Spine Surgery: Sextant Minimally Invasive Fusion
Minimally invasive surgery of the spine allows minimal tissue disruption
and decreased muscle dissection, while at the same time accomplishing
decompression and fusion of the spine. One very useful device and
technique which enables the minimally invasive accomplishment of a spinal
fusion is the Sextant device (Medtronic). This device allows the spine
surgeon to place screws into the spine in a percutaneous manner (through the
skin), and then place a rod percutaneously, which will connect the screws
and allow for fusion of the adjacent levels.
Below, the Sextant device (Medtronic) is seen. Each of the long
tubes will be attached in a minimally invasive percutaneous manner, to the
screws in the spine. The arc or sextant device (Medtronic) is then
attached to the tubes, and a rod, which is connected to the arc, is passed,
through the skin, into the head of the screws, enabling a completely
percutaneous fusion of the spine.
Below, a schematic of the spine is seen. Using c-arm (flouroscopy)
x-ray imaging, the surgeon places a Jamshidi needle into the spine.
Specifically, the surgeon places the Jamshidi into the pedicle of the spine.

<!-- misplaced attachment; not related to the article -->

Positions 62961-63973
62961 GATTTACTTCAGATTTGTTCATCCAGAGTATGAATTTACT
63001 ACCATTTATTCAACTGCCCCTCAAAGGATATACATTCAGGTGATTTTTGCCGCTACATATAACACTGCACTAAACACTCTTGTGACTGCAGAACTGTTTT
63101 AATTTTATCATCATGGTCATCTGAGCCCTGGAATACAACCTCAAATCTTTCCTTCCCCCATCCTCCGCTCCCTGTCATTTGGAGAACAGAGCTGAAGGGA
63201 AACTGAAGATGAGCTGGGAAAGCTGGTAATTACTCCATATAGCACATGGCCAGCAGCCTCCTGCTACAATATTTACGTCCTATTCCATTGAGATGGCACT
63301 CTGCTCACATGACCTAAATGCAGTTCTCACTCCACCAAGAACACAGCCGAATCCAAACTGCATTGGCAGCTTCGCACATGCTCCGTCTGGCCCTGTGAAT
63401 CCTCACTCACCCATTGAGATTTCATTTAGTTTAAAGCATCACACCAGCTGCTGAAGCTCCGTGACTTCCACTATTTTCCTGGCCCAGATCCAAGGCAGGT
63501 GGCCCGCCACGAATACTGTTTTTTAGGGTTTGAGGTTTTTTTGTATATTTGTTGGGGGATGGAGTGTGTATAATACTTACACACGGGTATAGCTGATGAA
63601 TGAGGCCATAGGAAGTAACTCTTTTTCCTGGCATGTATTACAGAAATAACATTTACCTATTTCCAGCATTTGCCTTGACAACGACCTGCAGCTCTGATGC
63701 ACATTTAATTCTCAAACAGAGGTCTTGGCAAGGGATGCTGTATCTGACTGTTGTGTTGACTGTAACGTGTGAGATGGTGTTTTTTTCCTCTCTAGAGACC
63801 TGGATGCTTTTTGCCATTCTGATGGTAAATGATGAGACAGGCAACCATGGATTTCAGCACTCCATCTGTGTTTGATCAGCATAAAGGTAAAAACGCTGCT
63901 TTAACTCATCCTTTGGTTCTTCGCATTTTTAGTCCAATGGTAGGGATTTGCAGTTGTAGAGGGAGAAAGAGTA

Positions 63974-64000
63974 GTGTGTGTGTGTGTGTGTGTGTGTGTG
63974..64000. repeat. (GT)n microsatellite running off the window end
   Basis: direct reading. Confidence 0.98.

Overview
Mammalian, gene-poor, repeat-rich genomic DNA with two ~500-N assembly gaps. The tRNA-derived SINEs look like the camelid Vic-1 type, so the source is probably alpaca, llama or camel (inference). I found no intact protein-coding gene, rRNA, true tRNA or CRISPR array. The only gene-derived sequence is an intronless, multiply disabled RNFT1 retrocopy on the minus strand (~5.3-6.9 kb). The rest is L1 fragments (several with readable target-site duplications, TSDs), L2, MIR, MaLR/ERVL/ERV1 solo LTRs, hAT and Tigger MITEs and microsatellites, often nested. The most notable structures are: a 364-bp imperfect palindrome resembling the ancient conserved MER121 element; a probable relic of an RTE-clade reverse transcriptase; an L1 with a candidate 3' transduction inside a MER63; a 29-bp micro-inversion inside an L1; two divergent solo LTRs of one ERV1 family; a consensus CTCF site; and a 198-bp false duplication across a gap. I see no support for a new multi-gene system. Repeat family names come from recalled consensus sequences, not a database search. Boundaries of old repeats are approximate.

Above, a tap is seen being placed into the pedicle. This will allow
threads to be placed in the bone of the pedicle. Subsequently, a screw
will be placed.
Above, a screw is being placed into the pedicle, using the sextant device
Above, the sextant device (Medtronic) is seen, attached to the pedicle
screws which have been implanted into the spine. The arc of the
sextant is seen, ready to pass a rod toward the pedicle screws.
Above, a rod is seen connecting the two pedicle screws. It has been
placed in a minimally invasive percutaneous manner, using the medtronic
A completely minimally invasive, percutaneous placement of pedicle screws
and rods, with the sextant device, medtronic.
When a minimally invasive percutaneous device (sextant, medtronic) is
used, several punctate incisions are used to place the screws and the rods.
As seen above, these are easily closed with suture, staples, or dermabond